On the day of my first shift at the bar I was also offered a job at a local gym. So now I had three jobs, but worked none of them. Things were going great.

Night one, and potentially only, of work at the bar. My shift was 4-3, I knew it was going to be long, and I knew it would be grueling, but I didn't realize how stupid they thought I was. I really don't want to go into detail about that whole shift because it could go on for pages, but here are the highlights.

From 4-11 it was incredibly slow, I spent most of my time standing around doing nothing because the other barbacks working would show me a job and then say they would do it since it's so slow. So I also learned nothing. I chopped limes, lemons and oranges from 8-10, so that was fun. From 11-2 the bar was somewhat busy, but with 4 barbacks to clean up one small area, there was a lot of downtime. Unfortunately for me this meant that I was yelled at for standing around a lot. Thanks for the warning guys.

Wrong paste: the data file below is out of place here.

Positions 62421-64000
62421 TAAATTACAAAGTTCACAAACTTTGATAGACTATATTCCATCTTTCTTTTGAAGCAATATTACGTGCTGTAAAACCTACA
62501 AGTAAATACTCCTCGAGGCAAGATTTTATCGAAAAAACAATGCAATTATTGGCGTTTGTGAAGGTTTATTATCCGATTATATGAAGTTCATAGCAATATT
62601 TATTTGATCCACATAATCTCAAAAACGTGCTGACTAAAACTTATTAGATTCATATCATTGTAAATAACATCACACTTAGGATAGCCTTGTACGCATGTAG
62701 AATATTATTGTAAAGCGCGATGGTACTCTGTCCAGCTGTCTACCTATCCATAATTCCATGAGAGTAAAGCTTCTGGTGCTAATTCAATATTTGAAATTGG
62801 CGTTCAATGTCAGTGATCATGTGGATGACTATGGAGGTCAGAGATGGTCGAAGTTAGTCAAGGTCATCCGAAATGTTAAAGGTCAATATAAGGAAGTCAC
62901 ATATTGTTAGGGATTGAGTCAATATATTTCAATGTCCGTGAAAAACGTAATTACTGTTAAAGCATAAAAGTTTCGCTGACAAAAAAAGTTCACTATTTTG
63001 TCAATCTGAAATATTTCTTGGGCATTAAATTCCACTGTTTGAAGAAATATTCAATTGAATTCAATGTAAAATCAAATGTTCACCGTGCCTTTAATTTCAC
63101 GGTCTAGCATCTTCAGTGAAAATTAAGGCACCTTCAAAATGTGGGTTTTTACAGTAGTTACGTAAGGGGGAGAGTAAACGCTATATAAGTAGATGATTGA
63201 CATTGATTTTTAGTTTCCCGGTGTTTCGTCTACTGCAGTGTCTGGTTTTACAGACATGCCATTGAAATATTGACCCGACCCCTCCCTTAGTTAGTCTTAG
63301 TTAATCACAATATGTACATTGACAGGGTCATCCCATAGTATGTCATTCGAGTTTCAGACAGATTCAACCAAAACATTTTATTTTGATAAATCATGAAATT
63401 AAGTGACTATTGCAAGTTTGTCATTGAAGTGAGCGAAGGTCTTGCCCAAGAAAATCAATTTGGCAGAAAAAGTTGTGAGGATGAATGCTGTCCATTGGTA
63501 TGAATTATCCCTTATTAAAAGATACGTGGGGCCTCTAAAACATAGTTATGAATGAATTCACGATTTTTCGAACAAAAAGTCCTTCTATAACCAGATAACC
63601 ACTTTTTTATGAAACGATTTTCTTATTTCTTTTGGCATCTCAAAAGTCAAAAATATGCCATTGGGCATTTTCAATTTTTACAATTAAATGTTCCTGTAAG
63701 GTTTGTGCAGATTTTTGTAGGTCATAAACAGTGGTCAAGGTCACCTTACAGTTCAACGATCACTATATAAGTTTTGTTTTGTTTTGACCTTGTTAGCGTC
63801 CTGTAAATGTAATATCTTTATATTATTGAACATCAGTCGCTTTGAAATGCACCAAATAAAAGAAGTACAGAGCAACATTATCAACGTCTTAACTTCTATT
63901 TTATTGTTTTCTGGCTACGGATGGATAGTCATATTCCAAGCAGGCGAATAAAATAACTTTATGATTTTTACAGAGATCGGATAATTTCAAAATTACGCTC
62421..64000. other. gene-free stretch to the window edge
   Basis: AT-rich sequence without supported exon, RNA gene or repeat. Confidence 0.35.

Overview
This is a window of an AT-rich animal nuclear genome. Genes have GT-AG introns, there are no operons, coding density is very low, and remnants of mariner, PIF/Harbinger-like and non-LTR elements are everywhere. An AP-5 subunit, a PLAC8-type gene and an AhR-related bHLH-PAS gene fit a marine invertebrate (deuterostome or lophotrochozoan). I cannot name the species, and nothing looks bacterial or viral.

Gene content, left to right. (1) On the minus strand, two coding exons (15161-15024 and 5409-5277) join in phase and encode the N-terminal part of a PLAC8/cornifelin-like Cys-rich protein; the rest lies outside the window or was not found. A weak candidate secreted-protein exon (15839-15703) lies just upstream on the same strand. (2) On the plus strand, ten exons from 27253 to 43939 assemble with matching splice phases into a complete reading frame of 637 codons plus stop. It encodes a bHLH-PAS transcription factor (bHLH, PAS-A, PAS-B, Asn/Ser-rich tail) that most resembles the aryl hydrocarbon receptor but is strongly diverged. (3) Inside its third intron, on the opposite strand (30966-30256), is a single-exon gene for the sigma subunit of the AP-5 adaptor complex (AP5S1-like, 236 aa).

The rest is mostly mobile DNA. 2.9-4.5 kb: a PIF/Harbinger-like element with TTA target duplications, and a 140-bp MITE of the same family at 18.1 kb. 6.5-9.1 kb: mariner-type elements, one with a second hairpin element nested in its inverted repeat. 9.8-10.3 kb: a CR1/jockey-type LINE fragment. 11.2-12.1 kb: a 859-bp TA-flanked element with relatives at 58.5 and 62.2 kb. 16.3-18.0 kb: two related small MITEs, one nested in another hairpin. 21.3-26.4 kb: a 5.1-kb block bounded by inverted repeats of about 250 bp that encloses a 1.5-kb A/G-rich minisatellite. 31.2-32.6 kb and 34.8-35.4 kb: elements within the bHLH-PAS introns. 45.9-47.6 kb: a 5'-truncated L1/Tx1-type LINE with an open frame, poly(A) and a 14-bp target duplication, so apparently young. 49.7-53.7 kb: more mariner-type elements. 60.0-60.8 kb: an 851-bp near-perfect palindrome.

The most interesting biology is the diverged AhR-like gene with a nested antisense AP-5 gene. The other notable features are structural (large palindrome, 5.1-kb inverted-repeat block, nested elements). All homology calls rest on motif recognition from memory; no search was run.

Cut to the end of the night. We do the cleanup, more of the same "I'll just do this so go sweep or something" and then it comes time for tip out. This job was of the sort where the hourly wage was supplemented by a tip-out, so my $4 hourly wasn't so much of a slap in the face. What did hurt, and solidified my decision not to go back, was when they gave me around 6% of the tip-out while they walked out with 30% each. At the end of the night I didn't even make minimum wage for the hours I worked, which is only $7.25 here.